- University Federal Credit Union was established in 1936 to serve the faculty and staff of the University of Texas and is based in Austin, Texas. Membership is open to anyone who joins the University of Texas Longhorn Foundation, which requires a single $20 donation. The credit union earned four out of five stars in Bankrate’s latest review of its financial health.
- GTE Financial was founded in 1935 and is based in Tampa, Florida. Anyone can join by funding a primary savings account, from which $5 will be automatically transferred to a Member Owner Share, signifying membership in the credit union. This is refundable when the GTE account is closed. GTE earned three out of five stars in Bankrate’s latest review of its financial health.
- Sun East Federal Credit Union was established in 1949 and is based in Aston, Pennsylvania. Membership is open to anyone who donates $10 to the Sun East Charitable Foundation, which helps individuals and organizations in the greater Brandywine Valley. The credit union earned three out of five stars in Bankrate’s latest review of its financial health.
- Grow Financial Federal Credit Union is based in Tampa, Florida and was founded in 1955. While it caters to active and retired military and other select groups, membership is open to anyone who pays a $5 membership fee and opens a savings account with a minimum $5 deposit. The credit union earned four out of five stars in the latest review of its financial health.
- Signature Federal Credit Union was founded in 1970. Membership is open to anyone who joins the American Consumer Council. The credit union, which is based in Alexandria, Virginia, earned four out of five stars in Bankrate’s latest review of its financial health.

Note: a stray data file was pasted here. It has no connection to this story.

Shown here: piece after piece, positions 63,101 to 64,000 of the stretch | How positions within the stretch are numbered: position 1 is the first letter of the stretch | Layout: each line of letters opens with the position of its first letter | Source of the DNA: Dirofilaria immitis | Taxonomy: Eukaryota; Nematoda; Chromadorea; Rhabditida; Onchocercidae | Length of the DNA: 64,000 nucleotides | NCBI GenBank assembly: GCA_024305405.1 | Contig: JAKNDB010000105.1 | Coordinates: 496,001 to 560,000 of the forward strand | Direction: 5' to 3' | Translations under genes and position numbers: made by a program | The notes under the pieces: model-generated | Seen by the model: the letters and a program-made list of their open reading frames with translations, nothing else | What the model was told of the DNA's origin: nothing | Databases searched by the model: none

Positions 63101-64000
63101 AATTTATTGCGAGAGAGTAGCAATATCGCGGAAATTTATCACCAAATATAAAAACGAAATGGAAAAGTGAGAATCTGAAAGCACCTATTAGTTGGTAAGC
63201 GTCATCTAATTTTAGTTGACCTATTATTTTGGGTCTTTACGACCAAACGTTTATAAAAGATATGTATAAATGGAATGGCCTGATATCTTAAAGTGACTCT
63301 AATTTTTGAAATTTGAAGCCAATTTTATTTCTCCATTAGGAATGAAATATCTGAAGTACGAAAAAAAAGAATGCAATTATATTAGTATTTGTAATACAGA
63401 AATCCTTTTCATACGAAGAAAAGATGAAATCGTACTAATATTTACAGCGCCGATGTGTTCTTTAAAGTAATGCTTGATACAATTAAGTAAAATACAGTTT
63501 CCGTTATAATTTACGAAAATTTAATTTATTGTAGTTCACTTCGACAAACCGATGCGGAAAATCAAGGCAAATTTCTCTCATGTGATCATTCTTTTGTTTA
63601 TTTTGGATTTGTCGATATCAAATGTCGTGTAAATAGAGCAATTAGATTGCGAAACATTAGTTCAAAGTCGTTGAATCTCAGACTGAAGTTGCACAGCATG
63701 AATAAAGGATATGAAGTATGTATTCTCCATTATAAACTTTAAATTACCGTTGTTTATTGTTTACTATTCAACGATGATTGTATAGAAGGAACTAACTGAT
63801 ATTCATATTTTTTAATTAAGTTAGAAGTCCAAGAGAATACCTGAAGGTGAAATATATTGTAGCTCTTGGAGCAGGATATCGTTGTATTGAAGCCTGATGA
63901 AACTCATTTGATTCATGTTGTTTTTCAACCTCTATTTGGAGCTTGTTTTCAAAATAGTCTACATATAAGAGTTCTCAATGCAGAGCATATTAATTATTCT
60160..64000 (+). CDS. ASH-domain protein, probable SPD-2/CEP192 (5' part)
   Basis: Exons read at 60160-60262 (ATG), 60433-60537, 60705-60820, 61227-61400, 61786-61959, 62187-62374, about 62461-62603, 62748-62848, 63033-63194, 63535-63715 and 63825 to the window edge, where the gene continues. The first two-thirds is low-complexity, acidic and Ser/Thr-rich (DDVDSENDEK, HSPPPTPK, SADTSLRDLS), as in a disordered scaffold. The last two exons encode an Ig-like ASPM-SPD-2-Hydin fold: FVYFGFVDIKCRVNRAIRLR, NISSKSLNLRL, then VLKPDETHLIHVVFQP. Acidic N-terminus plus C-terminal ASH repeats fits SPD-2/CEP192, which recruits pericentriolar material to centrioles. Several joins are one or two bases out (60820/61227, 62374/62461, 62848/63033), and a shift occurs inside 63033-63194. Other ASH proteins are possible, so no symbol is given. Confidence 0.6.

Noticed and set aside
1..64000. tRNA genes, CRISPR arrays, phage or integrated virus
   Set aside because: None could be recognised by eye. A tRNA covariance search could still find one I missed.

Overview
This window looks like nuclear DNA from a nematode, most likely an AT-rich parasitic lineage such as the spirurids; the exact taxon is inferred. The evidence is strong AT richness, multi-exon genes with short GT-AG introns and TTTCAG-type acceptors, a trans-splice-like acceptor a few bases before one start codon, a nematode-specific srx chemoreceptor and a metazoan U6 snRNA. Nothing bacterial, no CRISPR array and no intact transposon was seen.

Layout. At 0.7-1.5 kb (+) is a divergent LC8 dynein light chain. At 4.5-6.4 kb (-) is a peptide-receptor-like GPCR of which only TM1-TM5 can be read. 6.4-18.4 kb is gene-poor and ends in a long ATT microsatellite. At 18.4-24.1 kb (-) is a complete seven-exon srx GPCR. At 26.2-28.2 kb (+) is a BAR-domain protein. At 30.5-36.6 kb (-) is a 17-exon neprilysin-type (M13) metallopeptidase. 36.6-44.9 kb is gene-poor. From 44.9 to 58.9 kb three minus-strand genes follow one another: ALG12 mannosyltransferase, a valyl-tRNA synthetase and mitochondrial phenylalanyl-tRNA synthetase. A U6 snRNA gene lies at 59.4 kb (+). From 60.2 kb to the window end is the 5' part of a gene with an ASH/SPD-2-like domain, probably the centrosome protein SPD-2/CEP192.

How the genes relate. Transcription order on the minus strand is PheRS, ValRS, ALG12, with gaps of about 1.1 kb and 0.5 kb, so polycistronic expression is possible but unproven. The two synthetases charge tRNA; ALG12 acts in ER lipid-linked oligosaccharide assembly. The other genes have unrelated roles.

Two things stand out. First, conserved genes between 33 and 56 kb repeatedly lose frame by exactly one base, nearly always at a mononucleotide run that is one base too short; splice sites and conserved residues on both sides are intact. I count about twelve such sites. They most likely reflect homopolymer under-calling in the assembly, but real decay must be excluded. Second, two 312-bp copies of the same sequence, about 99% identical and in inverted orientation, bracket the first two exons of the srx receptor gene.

Consider your tax bite
Having a jumbo CD could leave you with a giant tax bill. The interest you earn will be taxed as ordinary income.
Calculate your potential tax bite and decide whether you should put part of your money elsewhere. Capital gains are taxed at a lower rate, so investing some of your savings in stocks and other securities could reduce what you owe Uncle Sam.
Are jumbo CDs negotiable?
CDs that generally need to be held by the account holder until they mature are non-negotiable. Generally, jumbo CDs you can purchase at a bank fit this description.
On the other hand, negotiable CDs can be sold to another party, who then has the option to resell the CD, according to the Richmond Federal Reserve. Negotiable CDs are traded in the secondary markets. A brokered CD is an example of a CD that you can sell on the secondary market.
Brokerages and independent salespeople are sometimes able to negotiate a higher rate. This may be possible if they can promise to deliver a specific dollar amount to the financial institution, according to the SEC.